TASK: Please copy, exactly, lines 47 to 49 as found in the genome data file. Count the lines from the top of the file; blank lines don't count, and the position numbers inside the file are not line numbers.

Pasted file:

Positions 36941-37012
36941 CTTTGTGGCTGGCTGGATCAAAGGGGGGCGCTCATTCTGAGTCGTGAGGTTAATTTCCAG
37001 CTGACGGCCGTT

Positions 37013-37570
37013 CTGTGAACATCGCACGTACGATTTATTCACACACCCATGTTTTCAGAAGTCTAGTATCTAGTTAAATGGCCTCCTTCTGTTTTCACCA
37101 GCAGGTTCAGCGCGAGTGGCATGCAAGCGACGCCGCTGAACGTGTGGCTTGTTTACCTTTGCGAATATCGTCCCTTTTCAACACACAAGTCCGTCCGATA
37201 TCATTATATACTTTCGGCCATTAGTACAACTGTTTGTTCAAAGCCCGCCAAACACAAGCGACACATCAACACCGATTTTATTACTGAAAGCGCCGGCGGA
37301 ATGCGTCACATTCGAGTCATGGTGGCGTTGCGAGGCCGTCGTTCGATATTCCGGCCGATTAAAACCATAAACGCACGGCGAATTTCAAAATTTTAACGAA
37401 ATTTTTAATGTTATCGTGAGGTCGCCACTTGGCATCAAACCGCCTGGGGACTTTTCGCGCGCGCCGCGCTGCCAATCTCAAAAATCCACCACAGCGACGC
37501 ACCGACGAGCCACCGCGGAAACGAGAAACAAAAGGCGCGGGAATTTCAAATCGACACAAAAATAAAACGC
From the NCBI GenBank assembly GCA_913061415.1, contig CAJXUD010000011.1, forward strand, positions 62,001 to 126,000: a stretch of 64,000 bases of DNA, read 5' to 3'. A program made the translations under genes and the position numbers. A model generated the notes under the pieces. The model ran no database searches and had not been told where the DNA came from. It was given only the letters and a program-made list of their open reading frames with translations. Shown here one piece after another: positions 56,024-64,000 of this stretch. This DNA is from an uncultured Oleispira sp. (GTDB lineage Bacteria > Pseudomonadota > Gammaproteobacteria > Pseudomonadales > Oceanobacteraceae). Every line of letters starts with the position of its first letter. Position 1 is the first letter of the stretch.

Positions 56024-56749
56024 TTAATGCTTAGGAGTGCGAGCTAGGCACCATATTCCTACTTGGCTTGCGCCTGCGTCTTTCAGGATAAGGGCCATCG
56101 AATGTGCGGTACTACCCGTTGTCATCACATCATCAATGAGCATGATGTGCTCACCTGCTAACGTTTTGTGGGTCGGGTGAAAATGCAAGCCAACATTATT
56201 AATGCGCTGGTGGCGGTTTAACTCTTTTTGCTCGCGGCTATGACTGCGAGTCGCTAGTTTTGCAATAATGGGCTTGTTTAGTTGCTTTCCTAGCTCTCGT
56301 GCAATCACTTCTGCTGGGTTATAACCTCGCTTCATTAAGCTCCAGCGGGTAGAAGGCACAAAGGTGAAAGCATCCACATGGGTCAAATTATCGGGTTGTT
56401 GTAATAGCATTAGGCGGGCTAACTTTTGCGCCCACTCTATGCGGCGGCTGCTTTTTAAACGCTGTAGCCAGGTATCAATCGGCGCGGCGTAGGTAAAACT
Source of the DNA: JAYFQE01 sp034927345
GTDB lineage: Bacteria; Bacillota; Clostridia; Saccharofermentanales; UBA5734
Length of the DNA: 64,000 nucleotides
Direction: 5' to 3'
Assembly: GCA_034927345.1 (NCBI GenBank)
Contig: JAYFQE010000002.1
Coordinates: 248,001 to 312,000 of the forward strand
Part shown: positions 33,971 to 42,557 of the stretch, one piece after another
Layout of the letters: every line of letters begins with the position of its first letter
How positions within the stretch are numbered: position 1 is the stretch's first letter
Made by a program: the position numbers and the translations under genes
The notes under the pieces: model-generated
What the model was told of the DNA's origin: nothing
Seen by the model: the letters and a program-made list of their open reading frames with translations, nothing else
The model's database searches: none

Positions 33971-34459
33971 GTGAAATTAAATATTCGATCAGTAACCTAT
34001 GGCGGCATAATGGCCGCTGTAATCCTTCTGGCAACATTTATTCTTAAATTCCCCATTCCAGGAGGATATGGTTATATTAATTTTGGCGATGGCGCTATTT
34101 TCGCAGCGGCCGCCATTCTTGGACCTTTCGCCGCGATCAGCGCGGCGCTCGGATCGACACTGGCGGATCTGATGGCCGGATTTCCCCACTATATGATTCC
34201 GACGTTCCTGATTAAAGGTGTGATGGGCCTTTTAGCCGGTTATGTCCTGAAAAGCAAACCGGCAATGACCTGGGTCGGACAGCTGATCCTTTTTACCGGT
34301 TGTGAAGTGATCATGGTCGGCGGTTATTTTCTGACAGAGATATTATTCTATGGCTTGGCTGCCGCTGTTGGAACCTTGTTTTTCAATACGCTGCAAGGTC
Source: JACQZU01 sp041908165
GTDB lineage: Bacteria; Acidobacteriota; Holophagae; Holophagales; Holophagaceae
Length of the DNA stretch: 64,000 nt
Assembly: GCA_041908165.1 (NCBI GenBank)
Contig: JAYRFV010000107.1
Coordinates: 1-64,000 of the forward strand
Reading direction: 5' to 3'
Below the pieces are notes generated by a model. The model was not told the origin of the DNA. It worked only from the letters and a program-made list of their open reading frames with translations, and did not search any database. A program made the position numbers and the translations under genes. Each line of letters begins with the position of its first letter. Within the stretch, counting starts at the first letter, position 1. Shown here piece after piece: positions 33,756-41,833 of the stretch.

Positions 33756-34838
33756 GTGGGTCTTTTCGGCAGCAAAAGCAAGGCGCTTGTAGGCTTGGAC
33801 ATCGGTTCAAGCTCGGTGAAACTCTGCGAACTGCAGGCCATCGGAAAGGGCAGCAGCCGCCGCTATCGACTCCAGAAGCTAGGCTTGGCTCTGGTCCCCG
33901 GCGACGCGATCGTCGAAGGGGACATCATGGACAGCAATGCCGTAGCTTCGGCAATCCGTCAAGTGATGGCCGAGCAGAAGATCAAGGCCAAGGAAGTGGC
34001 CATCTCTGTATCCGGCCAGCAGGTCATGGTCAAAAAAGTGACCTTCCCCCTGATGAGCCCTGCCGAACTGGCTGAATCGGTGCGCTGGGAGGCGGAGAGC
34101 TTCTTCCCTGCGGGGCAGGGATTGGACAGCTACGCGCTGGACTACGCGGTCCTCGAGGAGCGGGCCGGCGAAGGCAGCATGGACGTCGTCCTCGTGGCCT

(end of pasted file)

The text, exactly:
Positions 33756-34838
33756 GTGGGTCTTTTCGGCAGCAAAAGCAAGGCGCTTGTAGGCTTGGAC
33801 ATCGGTTCAAGCTCGGTGAAACTCTGCGAACTGCAGGCCATCGGAAAGGGCAGCAGCCGCCGCTATCGACTCCAGAAGCTAGGCTTGGCTCTGGTCCCCG